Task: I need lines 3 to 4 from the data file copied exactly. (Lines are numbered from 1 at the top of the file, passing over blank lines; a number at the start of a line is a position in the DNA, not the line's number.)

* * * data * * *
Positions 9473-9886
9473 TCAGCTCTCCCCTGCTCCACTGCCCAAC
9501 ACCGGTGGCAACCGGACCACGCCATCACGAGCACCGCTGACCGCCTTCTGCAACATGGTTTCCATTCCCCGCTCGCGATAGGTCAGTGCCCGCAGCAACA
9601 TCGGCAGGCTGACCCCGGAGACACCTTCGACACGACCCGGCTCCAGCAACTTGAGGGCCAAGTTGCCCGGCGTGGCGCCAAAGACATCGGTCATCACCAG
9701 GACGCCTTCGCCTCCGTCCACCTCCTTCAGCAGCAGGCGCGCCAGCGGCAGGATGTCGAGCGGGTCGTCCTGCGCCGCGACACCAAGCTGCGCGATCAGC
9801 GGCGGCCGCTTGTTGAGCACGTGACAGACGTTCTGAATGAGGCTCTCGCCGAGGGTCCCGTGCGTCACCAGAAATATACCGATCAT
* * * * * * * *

9501 ACCGGTGGCAACCGGACCACGCCATCACGAGCACCGCTGACCGCCTTCTGCAACATGGTTTCCATTCCCCGCTCGCGATAGGTCAGTGCCCGCAGCAACA
9601 TCGGCAGGCTGACCCCGGAGACACCTTCGACACGACCCGGCTCCAGCAACTTGAGGGCCAAGTTGCCCGGCGTGGCGCCAAAGACATCGGTCATCACCAG